Bunbury Flying School: Boeing’s new ‘797’ could fly with just one Commercial Pilot

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Bunbury Flying School is always keeping an eye on the skies for new planes so we can prepare our students for the commercial flight landscape in our CPL course. That’s why we want to talk about the Boeing 797.

For some time Boeing has been developing a project titled the NMA – The New Midsize Aircraft. Since 2015 this has been on Boeing’s cards, and 2019 has always been the year that they had planned to decide whether to proceed with development and production. Competition is fierce from their main rival Airbus, and their problematic 737 MAX aircraft have pushed Boeing to find an edge, and the 797 may be it.


The Boeing 797

As the project name implies, the 797 is designed to capture the middle of the market, between the narrow bodied, single aisled planes, and the wide bodied, double aisled planes. Boeing expects that upwards of 4,000 mid-market planes would be sold, making them a fairly significant development.

What makes the 797 different from the rest of the market is not its size, but the prospective new engine that it may employ: The turbofan. This architecture includes a gearbox immediately between the turbine assembly and the fan, allowing each to spin at different heights and speeds. This construct would allow the engine to use power much more efficiently.

But the real potential for innovation is the prospect of a single pilot in the cockpit. A number of external and internal individuals to Boeing have raised the idea of a single pilot cockpit for the 797.

How is this possible?

Flying has always been a collaboration between humans and the technology they build, and the digital age has provided more technological support and information for pilots than ever before. The term Autopilot has even entered normal conversation. These technological advances are what would make a single person cockpit possible.

The principle is in fact still of two pilots, but rather than both sitting in the cockpit, one would be physically in the plane, and another would be on the ground. This would allow the ground-pilot to monitor more than one flight, and improve efficiency for airlines. It also means that potentially multiple ground-pilots could monitor individual flights, allowing for a more diverse range of feedback on the flight.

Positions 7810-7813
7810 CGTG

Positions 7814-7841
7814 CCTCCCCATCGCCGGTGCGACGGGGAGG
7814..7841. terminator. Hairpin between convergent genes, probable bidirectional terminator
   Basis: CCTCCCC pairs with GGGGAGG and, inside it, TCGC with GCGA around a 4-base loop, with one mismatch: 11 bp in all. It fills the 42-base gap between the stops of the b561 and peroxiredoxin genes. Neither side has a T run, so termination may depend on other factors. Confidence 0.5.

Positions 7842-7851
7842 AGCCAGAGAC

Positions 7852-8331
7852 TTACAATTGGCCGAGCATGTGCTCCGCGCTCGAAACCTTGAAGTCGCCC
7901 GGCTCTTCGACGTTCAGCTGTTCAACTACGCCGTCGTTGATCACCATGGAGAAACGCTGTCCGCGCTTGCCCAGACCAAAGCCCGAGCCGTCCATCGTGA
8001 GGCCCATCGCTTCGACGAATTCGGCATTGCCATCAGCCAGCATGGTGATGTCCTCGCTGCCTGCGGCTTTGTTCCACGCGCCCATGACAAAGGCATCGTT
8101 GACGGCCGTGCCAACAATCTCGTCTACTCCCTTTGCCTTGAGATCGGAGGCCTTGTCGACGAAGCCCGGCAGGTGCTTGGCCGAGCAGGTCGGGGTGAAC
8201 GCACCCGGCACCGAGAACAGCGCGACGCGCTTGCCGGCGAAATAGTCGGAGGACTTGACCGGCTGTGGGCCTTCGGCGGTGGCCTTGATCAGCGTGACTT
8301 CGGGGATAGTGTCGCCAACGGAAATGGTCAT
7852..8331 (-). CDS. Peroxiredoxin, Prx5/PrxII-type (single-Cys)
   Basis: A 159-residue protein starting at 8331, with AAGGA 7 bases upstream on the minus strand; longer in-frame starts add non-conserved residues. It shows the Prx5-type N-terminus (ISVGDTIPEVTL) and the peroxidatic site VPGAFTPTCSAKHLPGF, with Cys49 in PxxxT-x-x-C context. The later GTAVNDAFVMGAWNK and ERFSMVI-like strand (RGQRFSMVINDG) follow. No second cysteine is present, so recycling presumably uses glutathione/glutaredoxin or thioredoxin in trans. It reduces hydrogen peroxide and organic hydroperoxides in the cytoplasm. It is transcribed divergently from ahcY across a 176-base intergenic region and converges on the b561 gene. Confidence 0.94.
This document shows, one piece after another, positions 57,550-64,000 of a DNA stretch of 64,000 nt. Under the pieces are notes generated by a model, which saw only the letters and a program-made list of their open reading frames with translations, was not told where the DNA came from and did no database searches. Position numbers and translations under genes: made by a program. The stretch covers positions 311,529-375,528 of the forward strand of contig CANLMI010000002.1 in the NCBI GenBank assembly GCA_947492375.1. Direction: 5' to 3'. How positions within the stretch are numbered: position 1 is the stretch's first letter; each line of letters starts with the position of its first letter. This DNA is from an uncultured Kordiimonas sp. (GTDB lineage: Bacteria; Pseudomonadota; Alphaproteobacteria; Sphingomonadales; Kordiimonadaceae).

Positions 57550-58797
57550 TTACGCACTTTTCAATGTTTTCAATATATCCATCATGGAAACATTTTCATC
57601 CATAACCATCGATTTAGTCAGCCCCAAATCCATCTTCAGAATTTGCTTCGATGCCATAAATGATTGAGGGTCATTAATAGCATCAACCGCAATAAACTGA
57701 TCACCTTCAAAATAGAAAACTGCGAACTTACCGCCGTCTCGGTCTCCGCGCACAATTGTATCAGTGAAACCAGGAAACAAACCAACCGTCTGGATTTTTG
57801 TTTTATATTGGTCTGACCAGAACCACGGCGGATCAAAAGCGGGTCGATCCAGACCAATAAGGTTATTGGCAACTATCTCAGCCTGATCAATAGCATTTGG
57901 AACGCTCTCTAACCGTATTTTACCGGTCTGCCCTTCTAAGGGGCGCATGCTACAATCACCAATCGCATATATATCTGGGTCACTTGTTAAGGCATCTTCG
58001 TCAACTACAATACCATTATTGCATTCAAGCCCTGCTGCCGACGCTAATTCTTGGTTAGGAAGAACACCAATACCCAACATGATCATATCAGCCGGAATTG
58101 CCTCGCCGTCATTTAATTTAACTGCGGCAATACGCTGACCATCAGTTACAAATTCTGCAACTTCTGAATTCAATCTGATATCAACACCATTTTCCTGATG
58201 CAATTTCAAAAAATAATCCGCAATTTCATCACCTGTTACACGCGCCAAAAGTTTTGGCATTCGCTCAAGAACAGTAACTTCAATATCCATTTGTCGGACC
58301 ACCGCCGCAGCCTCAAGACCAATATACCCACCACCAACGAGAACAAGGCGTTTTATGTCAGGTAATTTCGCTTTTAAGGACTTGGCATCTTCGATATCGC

However; Alan Joyce of Qantas, among others, have voiced their concerns over such a concept, suggesting it places too great a load on the pilot in the cockpit. This remains to be seen, as it is not clear what the single-pilot cockpit would ask of the pilot.

What does this mean for you as a Commercial Pilot?

It is difficult to know just yet what this means for current and prospective commercial pilots. However Bunbury Flying School is keeping a keen eye on this situation, as we want to prepare our students for their careers, even 10 or 20 years down the line. It’s very possible that, even if the 797 is not single-pilot, other planes eventually will be. Bunbury’s commercial flying school will prepare you for that world.

There has been a commercial pilot shortage for some time, so you can feel confident your pilot’s career will stay in the air no matter what the cockpit looks like

Why Bunbury Flying School is the best choice for a Commercial Pilot School

Whatever the future of commercial flight, Bunbury Flying School can prepare you for a long career among the clouds. If you are thinking of getting into the cockpit, or would like more training for your career or hobby, get in touch!

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